Katelyn took a job with Isaiah House working in admissions and helping other women connect with the resources they needed to turn their lives around. The opportunity further opened Katelyn’s eyes to the possibilities of life outside of addiction. Soon, she realized it was a life she not only wanted for herself but one she wanted with and for David, with whom she had kept in contact. 

From afar, David watched the woman he loved change for the better and achieve a life he didn’t think he was capable of doing himself. After months of encouragement and with a sober community at her side, Katelyn finally convinced David to enter treatment at Isaiah House.  

“After a while of her talking about it, it grew on me,” he said of Isaiah House. “I guess I wanted to see what all the fuss was about.”  

Katelyn told him how the program was faith-based and offered other resources to help him stay sober, such as counseling, workforce development, and educational classes. David pursued the program with reluctance, given his many unsuccessful attempts at recovery elsewhere, but it lived up to Katelyn’s promises.  

“They made me remember the happiness I once had of being around people, loving myself and what life really was about,” David said of his treatment experience with Isaiah House. He felt reawakened without the weight of active addiction and was finally surrounded by the support he needed. For the first time, long-term recovery seemed possible and perhaps it was possible in his relationship, too.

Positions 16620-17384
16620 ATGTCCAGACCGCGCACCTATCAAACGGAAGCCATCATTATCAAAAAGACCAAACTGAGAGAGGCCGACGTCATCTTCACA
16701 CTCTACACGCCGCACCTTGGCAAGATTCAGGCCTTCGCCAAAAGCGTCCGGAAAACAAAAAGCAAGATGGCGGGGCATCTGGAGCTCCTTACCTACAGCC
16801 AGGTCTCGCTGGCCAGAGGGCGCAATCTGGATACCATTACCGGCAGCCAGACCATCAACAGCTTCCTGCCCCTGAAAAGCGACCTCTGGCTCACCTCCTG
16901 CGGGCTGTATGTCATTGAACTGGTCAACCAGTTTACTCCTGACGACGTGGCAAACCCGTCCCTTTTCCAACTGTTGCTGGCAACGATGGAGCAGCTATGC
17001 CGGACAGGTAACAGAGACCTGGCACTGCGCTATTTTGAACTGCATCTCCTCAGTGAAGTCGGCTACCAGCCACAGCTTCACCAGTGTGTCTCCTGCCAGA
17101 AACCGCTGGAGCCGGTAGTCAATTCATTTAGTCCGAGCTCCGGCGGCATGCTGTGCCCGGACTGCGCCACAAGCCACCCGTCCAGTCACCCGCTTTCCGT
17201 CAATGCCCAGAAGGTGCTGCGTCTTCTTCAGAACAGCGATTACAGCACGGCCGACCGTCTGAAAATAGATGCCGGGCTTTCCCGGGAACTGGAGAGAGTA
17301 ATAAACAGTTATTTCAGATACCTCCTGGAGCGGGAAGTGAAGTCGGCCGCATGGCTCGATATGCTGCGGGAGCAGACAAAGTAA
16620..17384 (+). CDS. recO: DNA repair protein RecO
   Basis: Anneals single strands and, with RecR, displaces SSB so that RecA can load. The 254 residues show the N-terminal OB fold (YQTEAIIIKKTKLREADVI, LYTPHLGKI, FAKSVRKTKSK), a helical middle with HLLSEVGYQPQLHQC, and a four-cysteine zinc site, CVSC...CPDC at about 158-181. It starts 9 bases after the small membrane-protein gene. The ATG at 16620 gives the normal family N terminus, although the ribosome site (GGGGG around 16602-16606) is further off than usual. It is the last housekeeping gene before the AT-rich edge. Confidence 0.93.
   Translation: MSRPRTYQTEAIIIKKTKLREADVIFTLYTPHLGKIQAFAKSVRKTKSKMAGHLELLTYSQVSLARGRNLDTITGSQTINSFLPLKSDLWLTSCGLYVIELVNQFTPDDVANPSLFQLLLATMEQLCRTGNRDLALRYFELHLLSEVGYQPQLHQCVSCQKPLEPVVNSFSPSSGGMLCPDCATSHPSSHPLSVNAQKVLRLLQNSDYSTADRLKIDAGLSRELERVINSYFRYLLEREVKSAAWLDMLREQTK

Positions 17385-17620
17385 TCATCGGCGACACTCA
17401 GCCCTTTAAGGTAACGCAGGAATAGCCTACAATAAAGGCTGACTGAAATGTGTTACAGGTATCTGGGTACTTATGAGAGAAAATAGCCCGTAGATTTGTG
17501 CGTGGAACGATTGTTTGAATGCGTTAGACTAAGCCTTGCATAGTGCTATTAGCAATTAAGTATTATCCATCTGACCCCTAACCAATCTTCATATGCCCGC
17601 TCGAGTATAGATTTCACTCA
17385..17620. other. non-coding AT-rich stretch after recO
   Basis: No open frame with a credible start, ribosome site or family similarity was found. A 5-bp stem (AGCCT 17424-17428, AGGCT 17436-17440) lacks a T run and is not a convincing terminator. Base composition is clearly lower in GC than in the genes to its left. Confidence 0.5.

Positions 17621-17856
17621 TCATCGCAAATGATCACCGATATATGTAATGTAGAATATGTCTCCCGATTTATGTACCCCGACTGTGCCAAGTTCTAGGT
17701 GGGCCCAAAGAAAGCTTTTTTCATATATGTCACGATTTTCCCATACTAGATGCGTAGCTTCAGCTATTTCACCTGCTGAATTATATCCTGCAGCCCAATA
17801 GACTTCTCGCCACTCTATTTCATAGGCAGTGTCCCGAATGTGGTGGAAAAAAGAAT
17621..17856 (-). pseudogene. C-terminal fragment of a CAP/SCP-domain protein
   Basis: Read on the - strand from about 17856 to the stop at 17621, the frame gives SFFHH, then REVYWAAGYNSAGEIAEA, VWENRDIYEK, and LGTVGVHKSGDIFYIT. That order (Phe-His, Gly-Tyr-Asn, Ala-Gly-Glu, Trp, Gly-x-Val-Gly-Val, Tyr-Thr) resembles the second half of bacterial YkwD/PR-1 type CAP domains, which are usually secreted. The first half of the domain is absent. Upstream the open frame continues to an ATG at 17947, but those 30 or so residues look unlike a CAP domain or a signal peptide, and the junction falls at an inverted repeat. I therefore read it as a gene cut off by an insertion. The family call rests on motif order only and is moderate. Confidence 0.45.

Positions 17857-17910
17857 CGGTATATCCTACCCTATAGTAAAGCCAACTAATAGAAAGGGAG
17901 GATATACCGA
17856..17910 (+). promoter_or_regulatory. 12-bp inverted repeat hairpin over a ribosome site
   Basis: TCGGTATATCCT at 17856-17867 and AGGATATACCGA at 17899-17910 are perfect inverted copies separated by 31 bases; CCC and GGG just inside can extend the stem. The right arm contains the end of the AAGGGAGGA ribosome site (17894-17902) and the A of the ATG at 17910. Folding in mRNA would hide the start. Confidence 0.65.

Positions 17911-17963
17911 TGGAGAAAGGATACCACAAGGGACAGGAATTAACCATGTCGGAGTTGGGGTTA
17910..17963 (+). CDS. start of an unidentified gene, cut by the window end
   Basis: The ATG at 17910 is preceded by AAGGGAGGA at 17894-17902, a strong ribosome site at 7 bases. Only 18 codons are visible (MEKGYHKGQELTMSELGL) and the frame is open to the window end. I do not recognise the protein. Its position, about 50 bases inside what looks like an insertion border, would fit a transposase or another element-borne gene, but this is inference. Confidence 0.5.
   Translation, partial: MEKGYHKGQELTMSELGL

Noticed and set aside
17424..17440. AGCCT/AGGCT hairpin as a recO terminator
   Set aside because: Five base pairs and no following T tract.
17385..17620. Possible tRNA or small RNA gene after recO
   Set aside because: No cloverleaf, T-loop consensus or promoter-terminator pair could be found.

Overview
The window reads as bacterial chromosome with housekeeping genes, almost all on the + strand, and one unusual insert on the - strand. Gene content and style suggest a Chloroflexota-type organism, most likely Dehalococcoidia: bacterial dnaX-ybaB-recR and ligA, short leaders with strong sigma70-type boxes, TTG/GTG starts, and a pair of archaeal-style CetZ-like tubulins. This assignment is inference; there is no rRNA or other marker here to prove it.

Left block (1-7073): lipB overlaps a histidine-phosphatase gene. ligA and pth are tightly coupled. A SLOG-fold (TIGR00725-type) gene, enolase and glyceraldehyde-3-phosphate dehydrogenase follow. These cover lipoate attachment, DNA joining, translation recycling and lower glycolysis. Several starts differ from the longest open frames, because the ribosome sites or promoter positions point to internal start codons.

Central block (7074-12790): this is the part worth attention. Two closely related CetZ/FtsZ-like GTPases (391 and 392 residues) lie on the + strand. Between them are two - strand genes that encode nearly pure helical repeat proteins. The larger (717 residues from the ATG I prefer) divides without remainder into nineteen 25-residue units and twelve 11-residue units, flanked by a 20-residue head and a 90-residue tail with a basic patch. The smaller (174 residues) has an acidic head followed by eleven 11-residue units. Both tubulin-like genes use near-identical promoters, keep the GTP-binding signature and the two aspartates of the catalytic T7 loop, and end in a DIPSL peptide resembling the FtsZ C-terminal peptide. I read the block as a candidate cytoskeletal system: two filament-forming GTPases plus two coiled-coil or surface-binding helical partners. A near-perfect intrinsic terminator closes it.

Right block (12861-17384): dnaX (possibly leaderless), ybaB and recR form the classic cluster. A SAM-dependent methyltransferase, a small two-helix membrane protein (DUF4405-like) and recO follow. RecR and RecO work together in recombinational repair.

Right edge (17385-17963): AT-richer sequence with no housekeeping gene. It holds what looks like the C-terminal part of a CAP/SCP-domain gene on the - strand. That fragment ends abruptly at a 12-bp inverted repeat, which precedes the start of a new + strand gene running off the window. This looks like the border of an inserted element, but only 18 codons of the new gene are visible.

When a spouse or partner is in addiction, emotional, physical, financial and legal repercussions of that addiction strain the relationship, sometimes beyond repair. When both partners are in addiction or when one partner is trying to maintain sobriety while another is actively using, the struggle is even greater.  

In a scenario that would have spelled a relationship’s demise for many couples, David and Katelyn found the push and the person they each needed to guide them through. As they continue to support one another in recovery they are thankful for how their relationship has changed as a result. 

“We both surrendered and allowed God to move in our lives and take the wheel and drive,” Katelyn said. “Our life was a mess, but every day is a daily reprieve.”  

The couple married in June and is building a life together in sobriety.  

For Katelyn, recovery reunited her with the family whose trust she lost in active addiction and gave her a chance at supportive love. She is proud of herself and of David and how far they have come together.  

For David, living a sober life with Katelyn is the family life he once thought unattainable.  

“One of the highlights of our days when we were drinking and partying was going to the liquor store,” he said. “Now, one of the highlights of my days is when we sit down to dinner every night and we say a prayer. We take turns. One night I’ll say it and the next night she will say it.” 

David never thought he would be saying grace at the dinner table, sober and happy with his wife by his side, but that is the reality recovery through Isaiah House has given him. The Prathers feel as though they have been born anew, unrecognizable from their past selves but still very much in love. 

“To watch how much we have grown together, that’s something that says a lot,” David said. “And to watch Katelyn grow every day in her work with other women. It’s amazing.”